San José Adopts Urgency Ordinance on SB 9
San José is a great place to live, due to its Spanish Colonial architecture, highly rated public schools, and abundance of tech jobs. This Silicon Valley hub is one of a growing number of cities to pass an urgency ordinance on Senate Bill 9, which allows homeowners to split their single-family residential lot and built two new units on each parcel.
The ordinance was passed on December 14th, 2021. It became effective immediately and will remain in place until any subsequent legislation replaces it. Senate Bill 9 went into effect statewide on January 1, 2022.
Read Homestead's SB 9 City Guide for San José for a visual breakdown of the ordinance. You can also compare SJ's grade to other cities in Santa Clara County and read local news articles about the new law.
San José’s Interim Ordinance on SB 9
Much of the state law is mandatory for all cities, including a minimum rental period of 30 days for all SB 9 units. Other requirements include an owner occupancy requirement for lot splits and development restrictions for properties where evictions have occurred. In addition to these and other limitations, Senate Bill 9 allows cities to pass their own ordinances for implementing the law.
San José’s urgency ordinance is overall very similar to the state law. However, there are a few key differences between the two documents.
Different from SB 9
Senate Bill 9 gives cities the freedom to adopt objective standards for development and design. These standards must not prevent he building up to two units of at least 800 square feet each. San José elected to include the following provisions that are unique to their local ordinance:
- Lot splits are prohibited on vacant lots
- Floor area limit: SB 9 units are limited to .45 ratio per lot or 800 square feet per unit, whichever is greater
- Height limits: Most SB 9 units are limited to two stories and a maximum height of 30 feet. However, structures located within 20 feet of the rear property line are limited to one story and a maximum height of 20 feet
- Garage size limits: Garage frontage is limited to half the width of attached dwelling structure
- Limits on quantity and type of units:
- For lot splits, only two residential units are allowed per lot. These include primary dwelling units, SB 9 housing development units, ADUs, and/or JADUs
- SB 9 projects that do not include subdivision may build two primary units and one attached or two detached ADUs
- Access requirements: For lot splits, each parcel must have one of the following:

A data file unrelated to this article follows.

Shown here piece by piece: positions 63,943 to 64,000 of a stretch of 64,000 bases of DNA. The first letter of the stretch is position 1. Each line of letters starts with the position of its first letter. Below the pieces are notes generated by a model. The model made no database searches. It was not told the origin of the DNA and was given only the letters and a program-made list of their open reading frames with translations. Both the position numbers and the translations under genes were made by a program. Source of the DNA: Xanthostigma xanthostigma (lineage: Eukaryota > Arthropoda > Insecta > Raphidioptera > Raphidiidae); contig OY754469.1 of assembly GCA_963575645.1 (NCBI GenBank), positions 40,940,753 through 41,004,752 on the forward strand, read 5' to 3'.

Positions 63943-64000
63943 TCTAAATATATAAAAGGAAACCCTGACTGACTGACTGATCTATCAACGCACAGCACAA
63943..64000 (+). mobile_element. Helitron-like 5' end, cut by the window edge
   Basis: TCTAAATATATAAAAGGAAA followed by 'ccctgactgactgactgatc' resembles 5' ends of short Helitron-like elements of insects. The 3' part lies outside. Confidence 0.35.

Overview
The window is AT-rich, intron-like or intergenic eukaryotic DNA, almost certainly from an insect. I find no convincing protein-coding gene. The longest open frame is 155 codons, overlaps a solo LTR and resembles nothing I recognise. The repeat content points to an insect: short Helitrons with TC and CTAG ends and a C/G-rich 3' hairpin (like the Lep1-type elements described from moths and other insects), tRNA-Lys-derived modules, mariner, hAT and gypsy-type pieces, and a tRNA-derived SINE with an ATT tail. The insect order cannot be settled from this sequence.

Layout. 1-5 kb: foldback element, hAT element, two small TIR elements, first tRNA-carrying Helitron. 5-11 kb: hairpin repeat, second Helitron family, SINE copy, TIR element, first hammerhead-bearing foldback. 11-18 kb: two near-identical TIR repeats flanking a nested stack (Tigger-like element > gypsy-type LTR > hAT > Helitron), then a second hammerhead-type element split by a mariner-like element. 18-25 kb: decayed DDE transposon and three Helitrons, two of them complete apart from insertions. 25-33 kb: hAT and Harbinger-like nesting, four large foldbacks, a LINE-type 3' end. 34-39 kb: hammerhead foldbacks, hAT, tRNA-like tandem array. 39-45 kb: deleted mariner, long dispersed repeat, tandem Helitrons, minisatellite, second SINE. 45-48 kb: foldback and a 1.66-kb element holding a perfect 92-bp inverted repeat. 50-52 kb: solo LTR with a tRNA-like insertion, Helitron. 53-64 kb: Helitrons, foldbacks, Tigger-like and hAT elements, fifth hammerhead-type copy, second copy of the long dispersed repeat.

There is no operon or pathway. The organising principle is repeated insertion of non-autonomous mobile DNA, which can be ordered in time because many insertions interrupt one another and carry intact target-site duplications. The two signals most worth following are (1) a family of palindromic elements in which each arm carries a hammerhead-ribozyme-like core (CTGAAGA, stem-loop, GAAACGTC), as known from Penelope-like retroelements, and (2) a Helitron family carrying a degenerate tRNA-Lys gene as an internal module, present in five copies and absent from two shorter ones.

- Minimum 30 feet of frontage on public right of way
- An access corridor measuring no less than 12 feet and no more than 15 feet wide
- An easement measuring no less than 12 feet and no more than 15 feet wide
- Utility requirements: Utility connections must be on the same parcel as unit(s) or within a utility easement
San Jose’s ordinance does not appear to be particularly liberal or restrictive. Although it includes a number of requirements and restrictions, most of these are not repressive.
The hight limits, for example, are actually quite generous. Most cities that impose height restrictions choose stricter limits (typically one story and 16 feet). The access requirements and garage size limits are specific, but they don’t seem designed to discourage development.
The most conservative parts of the ordinance are the floor area limit and restrictions on unit quantity for lot splits. The floor area restriction is not egregious, as the ordinance allows for the greater of two options. And although the limit of two units per subdivided lot is disappointing, it is encouraging that the ordinance allows for up to two accessory dwelling units on intact lots.
San José and SB 9: Past, Present, and Future
Given San José’s historically favorable opinion on Senate Bill 9, it is somewhat surprising that their ordinance is not more welcoming to development. Many San José city officials expressed support for SB 9 prior to issuing an urgency ordinance.
At one point, San José was considering allowing SB 9 development in historic neighborhoods and even on historic properties, as long as the project did not require demolition or serious alteration of the original exterior structure. There were rumors that the city would allow SB 9 development in certain multifamily zones as well. Neither of these provisions made it into the ordinance.
Prior to SB 9’s passing, the city had been developing similar local legislation called Opportunity Housing. That proposal would have given homeowners the right to build up to four new housing units on their property. City Council decided not to pursue the Opportunity Housing initiative and focus instead on Senate Bill 9, as there was significant overlap between the two.
Not all city officials support SB 9, however. San José City Councilmember and mayoral candidate Dev Davis has been quite outspoken against the law, and is leading local signature collection efforts for a measure to overturn it at the state level. Perhaps this opposition can account for some of the less-than-liberal portions of the ordinance.
It is possible that San José will at some point amend their ordinance or adopt a new one. Until that happens, this ordinance will be in effect. Although it may not be the most progressive ordinance in the state, San José is taking steps to allow for moderate densification within their city. Each new unit built helps to alleviate the housing crisis and make the California dream more accessible for a wider range of people.
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